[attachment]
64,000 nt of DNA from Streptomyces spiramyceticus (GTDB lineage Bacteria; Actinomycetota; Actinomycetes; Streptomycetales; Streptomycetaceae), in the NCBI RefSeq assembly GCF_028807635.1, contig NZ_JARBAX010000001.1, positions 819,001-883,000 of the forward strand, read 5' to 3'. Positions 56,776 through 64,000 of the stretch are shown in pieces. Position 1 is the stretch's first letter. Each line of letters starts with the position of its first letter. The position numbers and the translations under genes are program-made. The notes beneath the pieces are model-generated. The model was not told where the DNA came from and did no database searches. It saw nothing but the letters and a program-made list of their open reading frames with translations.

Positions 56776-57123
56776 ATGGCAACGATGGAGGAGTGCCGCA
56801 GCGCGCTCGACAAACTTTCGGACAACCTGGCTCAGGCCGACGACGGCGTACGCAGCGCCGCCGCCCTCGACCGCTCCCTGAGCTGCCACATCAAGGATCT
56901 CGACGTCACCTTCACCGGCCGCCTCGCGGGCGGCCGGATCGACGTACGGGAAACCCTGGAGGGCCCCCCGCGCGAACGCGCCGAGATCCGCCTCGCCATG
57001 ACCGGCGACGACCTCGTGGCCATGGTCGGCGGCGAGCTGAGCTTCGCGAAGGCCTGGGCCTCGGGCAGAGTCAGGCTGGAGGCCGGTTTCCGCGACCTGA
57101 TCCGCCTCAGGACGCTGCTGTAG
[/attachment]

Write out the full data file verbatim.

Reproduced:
64,000 nt of DNA from Streptomyces spiramyceticus (GTDB lineage Bacteria; Actinomycetota; Actinomycetes; Streptomycetales; Streptomycetaceae), in the NCBI RefSeq assembly GCF_028807635.1, contig NZ_JARBAX010000001.1, positions 819,001-883,000 of the forward strand, read 5' to 3'. Positions 56,776 through 64,000 of the stretch are shown in pieces. Position 1 is the stretch's first letter. Each line of letters starts with the position of its first letter. The position numbers and the translations under genes are program-made. The notes beneath the pieces are model-generated. The model was not told where the DNA came from and did no database searches. It saw nothing but the letters and a program-made list of their open reading frames with translations.

Positions 56776-57123
56776 ATGGCAACGATGGAGGAGTGCCGCA
56801 GCGCGCTCGACAAACTTTCGGACAACCTGGCTCAGGCCGACGACGGCGTACGCAGCGCCGCCGCCCTCGACCGCTCCCTGAGCTGCCACATCAAGGATCT
56901 CGACGTCACCTTCACCGGCCGCCTCGCGGGCGGCCGGATCGACGTACGGGAAACCCTGGAGGGCCCCCCGCGCGAACGCGCCGAGATCCGCCTCGCCATG
57001 ACCGGCGACGACCTCGTGGCCATGGTCGGCGGCGAGCTGAGCTTCGCGAAGGCCTGGGCCTCGGGCAGAGTCAGGCTGGAGGCCGGTTTCCGCGACCTGA
57101 TCCGCCTCAGGACGCTGCTGTAG